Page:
Wednesday, August 31, 2011

The Trail of the Serpent, by Mary Elizabeth Braddon

Mary Elizabeth Braddon
Mary Elizabeth Braddon (1835-1915)  is best known for her novel Lady Audley's Secret, published in 1862.  This wonderful mystery was very popular, and has remained in print ever since.  (I defy even experienced readers to guess the true nature of "Lady Audley's secret" before the end.)

Miss Braddon was a very prolific author, though, with more than 150 novels to her credit, and her other work deserves attention too.  The Trail of the Serpent was one of her earliest novels.  It was originally serialized in 1860 as Three Times Dead, in which form it met with only a cool reception from the reading public.  In 1861 she re-worked the novel and published it in book form under its new title.  In this form it became a best-seller that remained popular for many years.

Monday, August 29, 2011

Daybreak - 2250 A.D., by Andre Norton

I attended grade school in a small town that might remind you of Andy Griffith's Mayberry.  My father had a shop on Main Street, and he dropped me off at school every morning.  There were two schools, for first through fourth grade and fifth through eighth grade, both also on Main Street and within easy walking distance of my father's shop. Afternoons, I walked along the sidewalk from school to my father's shop,  being careful not to break my mother's back, and pausing at the town's single stoplight to wait for one of the town's two policemen to help me cross the street.  I'd wait for my father to finish his work, then we'd drive back home.

Friday, August 19, 2011

"Cousin Mary" and "The First Primrose", by Mary Russell Mitford

Mary Russell Mitford (1787-1855) worked for much of her life as a professional writer.  It seems to have been work she loved and was well-suited to, but it was also necessary, since her income supported herself and her parents.  Mitford experienced an amazing life of booms and busts.  Her mother was an heiress who married a likeable, happy, but irresponsible man.  He shortly squandered all of his wife's wealth, leaving the family in poverty.

But, at the age of ten, Mary picked a winning number in the Irish lottery and won a prize of £ 20,000.  This made the family wealthy again, and they moved into an opulent house and lived well for a few years.  But Mary's father once again squandered the family's money, and soon they were forced to move to the small village of Three Mile Cross in Berkshire, in Southeast England, where Mary's growing career as a writer supported them all for the rest of their lives.

Thursday, August 18, 2011

From Atoms to Stars, by Theodore Askounes Ashford

There were tobacco warehouses along the French Broad River in Asheville, North Carolina, where I grew up.  During the off-season, when they were empty of tobacco, these huge buildings housed flea markets.  When I was a kid, my father and I spent a lot of great Saturdays rummaging through them.   We both loved junk.  For us, visiting junk shops or flea markets was like exploring a marvelous cave or a tropical jungle.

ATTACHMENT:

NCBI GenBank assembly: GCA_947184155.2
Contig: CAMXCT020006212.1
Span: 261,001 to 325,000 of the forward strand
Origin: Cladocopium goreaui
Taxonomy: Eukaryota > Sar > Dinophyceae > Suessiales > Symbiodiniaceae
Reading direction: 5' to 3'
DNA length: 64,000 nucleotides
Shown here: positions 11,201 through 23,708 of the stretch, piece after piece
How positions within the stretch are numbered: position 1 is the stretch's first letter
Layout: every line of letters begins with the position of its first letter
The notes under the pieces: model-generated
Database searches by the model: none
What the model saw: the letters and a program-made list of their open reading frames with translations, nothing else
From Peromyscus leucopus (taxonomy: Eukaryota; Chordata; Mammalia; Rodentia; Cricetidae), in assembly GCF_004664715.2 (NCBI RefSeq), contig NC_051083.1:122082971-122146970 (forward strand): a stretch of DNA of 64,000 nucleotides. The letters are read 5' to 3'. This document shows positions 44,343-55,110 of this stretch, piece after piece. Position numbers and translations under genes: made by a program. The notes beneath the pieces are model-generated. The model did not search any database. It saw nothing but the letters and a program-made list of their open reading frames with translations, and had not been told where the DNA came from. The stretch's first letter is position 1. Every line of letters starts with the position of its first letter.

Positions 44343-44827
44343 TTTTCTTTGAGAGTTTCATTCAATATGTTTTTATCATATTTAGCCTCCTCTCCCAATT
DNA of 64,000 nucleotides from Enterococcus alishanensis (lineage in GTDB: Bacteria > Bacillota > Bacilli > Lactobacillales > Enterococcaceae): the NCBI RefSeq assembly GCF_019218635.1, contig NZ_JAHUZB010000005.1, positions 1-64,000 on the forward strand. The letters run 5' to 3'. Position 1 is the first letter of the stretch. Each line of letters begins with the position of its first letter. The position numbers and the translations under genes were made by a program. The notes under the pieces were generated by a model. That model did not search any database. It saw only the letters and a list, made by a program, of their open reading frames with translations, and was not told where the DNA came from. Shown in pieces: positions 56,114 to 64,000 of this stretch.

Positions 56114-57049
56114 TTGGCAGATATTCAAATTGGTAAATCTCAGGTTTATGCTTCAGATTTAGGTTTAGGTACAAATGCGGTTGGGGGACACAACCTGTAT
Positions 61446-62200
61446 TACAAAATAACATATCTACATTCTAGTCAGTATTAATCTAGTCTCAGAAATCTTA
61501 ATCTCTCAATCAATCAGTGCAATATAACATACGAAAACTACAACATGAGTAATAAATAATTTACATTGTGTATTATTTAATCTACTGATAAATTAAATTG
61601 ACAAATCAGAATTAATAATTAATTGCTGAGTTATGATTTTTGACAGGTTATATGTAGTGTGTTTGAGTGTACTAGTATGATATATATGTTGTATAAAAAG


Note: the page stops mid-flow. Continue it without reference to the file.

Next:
Mostly, I was looking for books, and they were there in abundance at prices almost anyone could afford.   I bought science and math textbooks and old Science Fiction magazines, and browsed through boxes of pulp magazines from my father's era. (Doc Savage! The Shadow!) The pulps were too pricey for me to buy though, even then.  Most of the books I bought cost around 25 cents.

Wednesday, August 17, 2011

"Pickets", by Robert W. Chambers

Robert W. Chambers (1865-1933) was a very prolific author who wrote in the late 19th and early 20th centuries.  His work covered many genres: humor, stories of the civil war, romances, historical fiction, stories of the supernatural, and others.  His popularity and wide appeal gained him the epithet "the shopgirl scheherazade".

Chambers' supernatural fiction was a powerful influence on such later writers as H.P. Lovecraft, Robert E. Howard and Clark Ashton Smith, all of whom incorporated the names of places and supernatural characters from Chambers' writing.  Chambers' best known writing in this genre is his collection of connected stories The King in Yellow, which tells of encounters with a book called (naturally) "The King in Yellow" that drives each of its readers mad.

Tuesday, August 16, 2011

The Golden Book Encyclopedia of Natural Science (Volume 1)

It was the early 1960s, and I was about three years old.  I was spending the day at my Aunt Flora Mae's house.  My Aunt was in the kitchen, and I was roaming around the living room, exploring.  This book was lying on a shelf underneath an end table.

Books were scarce in  the houses I visited then.  Other than a Bible, there might be no books at all.  After some  hesitation, I picked up the book and opened it.  It was wonderful!  It had so many things in it!

 My Aunt came into the room.  She smiled at me and said, "Do you like that? You can have it."